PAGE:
(ISRAEL and the MIDDLE EAST to 1979 – continued)
Palestinians living n the state of Jordan were unhappy about King Hussein not having broken relations with the United States during the 1967 war. They were unenthusiastic about Jordan's King Hussein, while Hussein was unenthusiastic about Palestinian violence against Israel or against his armed forces. Armed Palestinian groups were in many of Jordan's cities and beyond the control of local authorities. Between mid-1968 and the end of 1969 there had been at least five hundred violent confrontations between Palestinian guerrillas and Jordan's army and security forces. Jordanian officials loyal to Hussein were calling for a return to discipline and the rule of law.
In Lebanon, PLO forces were also creating havoc. There, armed Palestinians were clashing with Lebanon's security forces. The leader of the PLO, Yasser Arafat, was not inclined to keep the groups under him disciplined, in Lebanon or in Jordan.
During the summer of 1970, King Hussein's forces and Palestinians continued to clash. By early September, guerrilla groups were occupying strategic positions in Jordan. In a move against the hostile reaction of Jordanian authorities the Palestinians called a general strike, and they called on others to join them.
Intervening in the conflict in Jordan was another hijacking. On 6 September the Popular Front for the Liberation of Palestine (PFLP) tried to hijack five airliners. One was an Israeli plane with Israeli security personnel on board, and Israeli security prevented the takeover. The Israeli plane landed in London, and British authorities imprisoned a surviving hijacker, a Palestinian woman, Leila Khaled. Three of the four other airliners remained under guerrilla command and were forced to fly to an airfield near Amman, Jordan. The fifth airliner was flown to Cairo, the passengers taken off the plane and the plane blown up.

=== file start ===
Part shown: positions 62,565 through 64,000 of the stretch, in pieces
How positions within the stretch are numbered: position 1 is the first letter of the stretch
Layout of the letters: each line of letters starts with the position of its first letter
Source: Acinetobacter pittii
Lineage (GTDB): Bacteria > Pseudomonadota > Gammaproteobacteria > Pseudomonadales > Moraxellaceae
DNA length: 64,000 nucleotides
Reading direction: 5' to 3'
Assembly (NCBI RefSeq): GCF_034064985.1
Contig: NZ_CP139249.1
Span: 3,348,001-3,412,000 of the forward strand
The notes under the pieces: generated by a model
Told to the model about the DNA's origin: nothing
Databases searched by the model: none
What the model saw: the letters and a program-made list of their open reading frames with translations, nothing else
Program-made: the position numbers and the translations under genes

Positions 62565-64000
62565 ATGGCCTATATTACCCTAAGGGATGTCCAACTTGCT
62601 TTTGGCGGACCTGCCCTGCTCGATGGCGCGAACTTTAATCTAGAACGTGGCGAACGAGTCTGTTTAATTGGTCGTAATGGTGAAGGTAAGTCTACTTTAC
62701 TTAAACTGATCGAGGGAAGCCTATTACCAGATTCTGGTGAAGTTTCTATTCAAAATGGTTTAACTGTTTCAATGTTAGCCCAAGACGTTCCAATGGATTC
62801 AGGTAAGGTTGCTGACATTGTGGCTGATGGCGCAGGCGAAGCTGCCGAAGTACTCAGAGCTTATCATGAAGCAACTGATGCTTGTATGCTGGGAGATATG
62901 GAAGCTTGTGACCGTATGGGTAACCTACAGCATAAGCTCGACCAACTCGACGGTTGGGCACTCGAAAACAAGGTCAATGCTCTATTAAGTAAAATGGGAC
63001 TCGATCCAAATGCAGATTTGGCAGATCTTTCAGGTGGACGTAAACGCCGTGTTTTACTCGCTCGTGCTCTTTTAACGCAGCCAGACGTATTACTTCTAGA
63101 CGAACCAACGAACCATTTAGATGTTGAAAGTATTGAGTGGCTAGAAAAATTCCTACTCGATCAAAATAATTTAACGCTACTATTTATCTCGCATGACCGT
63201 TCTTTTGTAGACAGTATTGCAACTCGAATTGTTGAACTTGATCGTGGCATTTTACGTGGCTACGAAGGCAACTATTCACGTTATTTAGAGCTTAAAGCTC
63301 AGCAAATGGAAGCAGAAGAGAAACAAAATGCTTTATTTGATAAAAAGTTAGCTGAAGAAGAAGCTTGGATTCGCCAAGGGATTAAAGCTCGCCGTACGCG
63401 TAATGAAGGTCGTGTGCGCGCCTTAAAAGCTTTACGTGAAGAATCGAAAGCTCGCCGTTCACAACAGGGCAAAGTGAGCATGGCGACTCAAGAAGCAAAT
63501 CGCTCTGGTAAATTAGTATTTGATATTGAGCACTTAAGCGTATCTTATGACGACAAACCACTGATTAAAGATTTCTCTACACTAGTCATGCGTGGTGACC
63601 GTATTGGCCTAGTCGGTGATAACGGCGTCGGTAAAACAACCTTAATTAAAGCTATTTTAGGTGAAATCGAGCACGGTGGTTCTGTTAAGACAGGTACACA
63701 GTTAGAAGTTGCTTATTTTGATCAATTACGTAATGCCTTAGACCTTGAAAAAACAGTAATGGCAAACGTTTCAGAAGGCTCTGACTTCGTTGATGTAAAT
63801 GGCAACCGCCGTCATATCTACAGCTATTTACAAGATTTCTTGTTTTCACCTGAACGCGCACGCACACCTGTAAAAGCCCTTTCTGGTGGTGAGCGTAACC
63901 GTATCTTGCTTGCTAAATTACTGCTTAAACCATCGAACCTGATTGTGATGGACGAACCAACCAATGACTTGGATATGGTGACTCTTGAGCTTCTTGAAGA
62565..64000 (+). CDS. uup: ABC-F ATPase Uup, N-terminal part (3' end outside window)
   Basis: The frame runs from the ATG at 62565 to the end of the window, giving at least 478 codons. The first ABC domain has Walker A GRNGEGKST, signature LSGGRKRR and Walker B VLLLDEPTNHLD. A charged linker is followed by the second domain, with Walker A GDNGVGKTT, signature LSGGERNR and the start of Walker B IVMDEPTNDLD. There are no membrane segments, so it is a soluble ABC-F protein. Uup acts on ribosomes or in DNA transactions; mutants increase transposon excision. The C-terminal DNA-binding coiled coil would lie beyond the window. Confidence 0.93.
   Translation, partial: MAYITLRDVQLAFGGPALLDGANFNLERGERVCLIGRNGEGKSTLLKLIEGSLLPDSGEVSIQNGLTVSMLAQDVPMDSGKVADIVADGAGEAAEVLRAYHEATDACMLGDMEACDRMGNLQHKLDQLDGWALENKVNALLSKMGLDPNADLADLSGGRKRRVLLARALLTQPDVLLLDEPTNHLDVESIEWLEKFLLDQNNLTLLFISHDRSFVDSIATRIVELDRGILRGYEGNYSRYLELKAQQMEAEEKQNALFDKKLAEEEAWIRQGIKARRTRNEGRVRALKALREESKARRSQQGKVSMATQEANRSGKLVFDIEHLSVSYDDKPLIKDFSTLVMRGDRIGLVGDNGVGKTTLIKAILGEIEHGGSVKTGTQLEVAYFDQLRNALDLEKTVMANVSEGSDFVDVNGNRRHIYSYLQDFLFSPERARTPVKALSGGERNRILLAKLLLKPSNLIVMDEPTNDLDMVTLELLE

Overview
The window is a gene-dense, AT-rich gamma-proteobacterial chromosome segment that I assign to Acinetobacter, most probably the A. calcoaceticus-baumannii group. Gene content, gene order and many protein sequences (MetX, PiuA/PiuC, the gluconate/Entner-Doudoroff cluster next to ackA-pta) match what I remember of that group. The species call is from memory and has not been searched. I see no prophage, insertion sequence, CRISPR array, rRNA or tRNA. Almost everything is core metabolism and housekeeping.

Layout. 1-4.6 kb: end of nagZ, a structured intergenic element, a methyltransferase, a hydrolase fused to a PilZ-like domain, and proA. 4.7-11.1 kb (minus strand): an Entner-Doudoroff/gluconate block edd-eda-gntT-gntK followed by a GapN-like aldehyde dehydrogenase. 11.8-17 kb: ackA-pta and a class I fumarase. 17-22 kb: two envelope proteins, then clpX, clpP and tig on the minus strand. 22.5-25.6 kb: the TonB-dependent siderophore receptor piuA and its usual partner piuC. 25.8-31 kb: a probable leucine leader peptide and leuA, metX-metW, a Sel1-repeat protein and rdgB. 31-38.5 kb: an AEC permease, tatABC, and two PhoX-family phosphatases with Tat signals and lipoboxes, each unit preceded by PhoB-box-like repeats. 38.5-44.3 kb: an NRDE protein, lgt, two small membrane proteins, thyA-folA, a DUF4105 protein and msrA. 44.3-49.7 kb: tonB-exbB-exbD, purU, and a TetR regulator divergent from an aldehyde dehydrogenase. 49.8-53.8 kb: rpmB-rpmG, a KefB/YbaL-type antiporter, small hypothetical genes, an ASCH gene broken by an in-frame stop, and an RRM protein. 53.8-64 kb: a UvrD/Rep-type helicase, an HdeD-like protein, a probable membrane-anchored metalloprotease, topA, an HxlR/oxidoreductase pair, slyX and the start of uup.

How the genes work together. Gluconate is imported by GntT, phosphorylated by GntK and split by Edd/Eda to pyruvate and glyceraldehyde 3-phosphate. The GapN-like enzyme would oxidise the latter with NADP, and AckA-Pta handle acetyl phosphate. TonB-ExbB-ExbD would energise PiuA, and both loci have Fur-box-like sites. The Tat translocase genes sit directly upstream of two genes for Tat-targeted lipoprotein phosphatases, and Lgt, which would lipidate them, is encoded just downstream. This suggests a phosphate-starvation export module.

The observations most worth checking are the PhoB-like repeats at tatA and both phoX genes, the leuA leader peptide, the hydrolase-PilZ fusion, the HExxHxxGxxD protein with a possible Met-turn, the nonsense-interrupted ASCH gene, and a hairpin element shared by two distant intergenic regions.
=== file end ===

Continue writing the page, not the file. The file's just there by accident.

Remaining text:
The hijackers at the airfield in Jordan wanted to exchange those they had taken hostage for Palestinians held in Western prisons. Britain gave them Leila Khaled over the objection of the Israelis, who believed that giving into terrorist demands encouraged more terrorism. The 400 hostages held by the hijackers in Jordan were released in exchange for seven other Palestinians. And the three planes in Jordan were blown up.
King Hussein by now had become fed up with the Palestinians, and by 16 September forces in Jordan loyal to him were at war with the PLO. Syria sided with the PLO and sent forces into northern Jordan, which Yasser Arafat declared a liberated area. Arafat described Hussein's military assault on his PLO forces as genocide against the Palestinian people. Israel, in secret agreement with Hussein, placed its forces on alert. The United States announced that naval units were converging on the eastern Mediterranean to reinforce the Sixth Fleet as a precautionary measure. Syria refrained from using its airforce against Jordan, fearing that otherwise the United States and Israel might enter the conflict on the side of Hussein.
On September 22, the league of Arab states(note38) met in order to end the fighting between Hussein and the Palestinians. At the conference, King Hussein confronted Arafat, accusing him of conspiring to overthrow him, and he produced tapes of radio broadcasts as proof. Arafat retaliated by pounding the table and screaming obscenities. He accused Hussein of being an agent of imperialism and of conspiring with the USA and Israel against the Palestinians. The Libyan leader, General Moammar al-Gaddafi, accused Hussein of being a lunatic. King Faisal of Saudi Arabia, disheartened by the vulgar recriminations and incoherent ranting, declared them all to be mentally unbalanced.
An ailing and tired Nasser was there. He had suffered several heart attacks and had been ordered by his doctors to rest and to avoid exertion, but he managed to hammer out an agreement among the participants at the conference. Arafat and Hussein shook hands in a frosty manner. And, hours later, Nasser suffered another heart attack, collapsed and died.